President discusses Temple’s impact, vision with city business leaders
Philadelphia’s competitive edge comes in part from its meds and eds — the concentration of medical centers and research universities across the region.
In remarks at a luncheon gathering of Center City Proprietors Association (CCPA) members, Temple University President Neil D. Theobald funneled his priorities to advance a single goal: Sharpening that edge.
“We have an unwavering commitment to the progress of Temple and the city that we serve,” Theobald said, adding, “Good enough isn’t good enough.”
As “Philadelphia’s public university,” Temple seeks to further enhance its research excellence — including robust efforts in translational and interdisciplinary collaborations — while teaching large numbers of students from the Philadelphia region and beyond. Universities exist, Theobald said in quoting philosopher Alfred North Whitehead, to create the future.
For Greater Philadelphia, Temple does that in big ways. Theobald said 83 percent of the university’s 2012 graduating class stayed in the five-county region, and 25 percent of regional lawyers and nearly half of dentists hold Temple degrees.
In remarks and a question-and-answer session at Morton’s The Steakhouse with about 50 members of CCPA — a 35-year-old nonprofit serving Philadelphia’s small-business community — Theobald emphasized Temple’s efforts to control student debt, which he called the most important issue in higher education.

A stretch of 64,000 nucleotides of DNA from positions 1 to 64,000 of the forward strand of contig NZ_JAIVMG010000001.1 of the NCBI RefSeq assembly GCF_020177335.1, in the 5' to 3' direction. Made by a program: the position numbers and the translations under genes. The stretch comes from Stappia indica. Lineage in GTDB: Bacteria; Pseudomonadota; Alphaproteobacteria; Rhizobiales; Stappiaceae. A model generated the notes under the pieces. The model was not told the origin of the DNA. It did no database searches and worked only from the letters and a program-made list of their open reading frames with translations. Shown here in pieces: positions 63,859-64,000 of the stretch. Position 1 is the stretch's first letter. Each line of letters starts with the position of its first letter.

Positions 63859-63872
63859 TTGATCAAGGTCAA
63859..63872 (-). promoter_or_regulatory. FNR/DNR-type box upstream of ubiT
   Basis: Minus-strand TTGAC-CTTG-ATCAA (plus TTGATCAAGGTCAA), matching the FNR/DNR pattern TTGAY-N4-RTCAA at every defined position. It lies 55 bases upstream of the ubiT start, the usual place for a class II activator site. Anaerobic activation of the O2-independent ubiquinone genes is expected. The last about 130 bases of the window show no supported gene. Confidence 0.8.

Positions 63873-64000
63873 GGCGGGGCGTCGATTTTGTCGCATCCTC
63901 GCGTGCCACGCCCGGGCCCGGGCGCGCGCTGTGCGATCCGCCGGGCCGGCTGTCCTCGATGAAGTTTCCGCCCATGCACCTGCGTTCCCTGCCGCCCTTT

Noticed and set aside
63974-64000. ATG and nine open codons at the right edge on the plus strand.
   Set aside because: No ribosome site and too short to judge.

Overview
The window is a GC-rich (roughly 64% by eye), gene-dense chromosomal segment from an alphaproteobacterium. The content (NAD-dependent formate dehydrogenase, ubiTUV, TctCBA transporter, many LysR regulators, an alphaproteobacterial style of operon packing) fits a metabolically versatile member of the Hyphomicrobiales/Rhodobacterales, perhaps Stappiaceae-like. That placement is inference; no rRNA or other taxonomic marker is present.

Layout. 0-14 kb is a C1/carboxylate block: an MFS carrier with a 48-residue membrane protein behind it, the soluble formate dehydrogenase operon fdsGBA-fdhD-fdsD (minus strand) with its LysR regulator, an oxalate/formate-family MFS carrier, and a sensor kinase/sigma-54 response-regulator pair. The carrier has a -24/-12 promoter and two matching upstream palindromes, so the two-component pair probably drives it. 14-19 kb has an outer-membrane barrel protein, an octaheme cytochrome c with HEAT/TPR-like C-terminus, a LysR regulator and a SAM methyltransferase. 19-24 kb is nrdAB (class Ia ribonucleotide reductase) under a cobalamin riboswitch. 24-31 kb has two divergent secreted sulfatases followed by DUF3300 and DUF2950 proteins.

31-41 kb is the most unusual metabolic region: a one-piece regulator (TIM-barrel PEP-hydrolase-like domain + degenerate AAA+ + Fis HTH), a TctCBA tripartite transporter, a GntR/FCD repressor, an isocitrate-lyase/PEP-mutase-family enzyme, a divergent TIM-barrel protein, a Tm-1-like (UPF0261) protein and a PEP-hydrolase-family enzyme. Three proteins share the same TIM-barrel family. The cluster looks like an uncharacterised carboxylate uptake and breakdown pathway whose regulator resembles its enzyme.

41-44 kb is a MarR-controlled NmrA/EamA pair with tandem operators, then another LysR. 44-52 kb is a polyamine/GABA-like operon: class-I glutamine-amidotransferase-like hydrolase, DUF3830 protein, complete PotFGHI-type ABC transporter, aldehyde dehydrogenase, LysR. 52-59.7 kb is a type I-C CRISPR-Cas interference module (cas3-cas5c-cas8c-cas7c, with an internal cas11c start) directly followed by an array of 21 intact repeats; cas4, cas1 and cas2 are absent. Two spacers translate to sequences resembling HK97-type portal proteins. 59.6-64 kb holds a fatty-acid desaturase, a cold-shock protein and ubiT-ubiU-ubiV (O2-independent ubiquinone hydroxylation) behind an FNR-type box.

He outlined a “comprehensive set of actions” to reduce debt burden: holding down costs and fees; introducing a decentralized budgeting model that puts more authority and accountability at the school and college level; promoting four-year graduation plans; and enhancing financial literacy among students and their families. Theobald also emphasized the importance of internships as a way for students to become “real-world ready” upon graduation.
Focusing on these efforts, Theobald said, will ensure Temple is “within the reach of every qualified student. That’s the goal in the end.”
M. Moshe Porat, dean of the Fox School of Business and School of Tourism and Hospitality Management, introduced the president, and the schools served as sponsors. Greg DeShields, managing director of business development for both schools and a CCPA board member, facilitated the event.
“We’re very concerned about what’s happening in the city business-wise, and as Neil said, you’re such a huge contributor to the workforce in the city,” CCPA President Linda Karp said of inviting Theobald to the organization’s ongoing Lunch with the City’s Leaders series. “We want to hear where (Temple is) going. We care about what’s happening on North Broad Street.”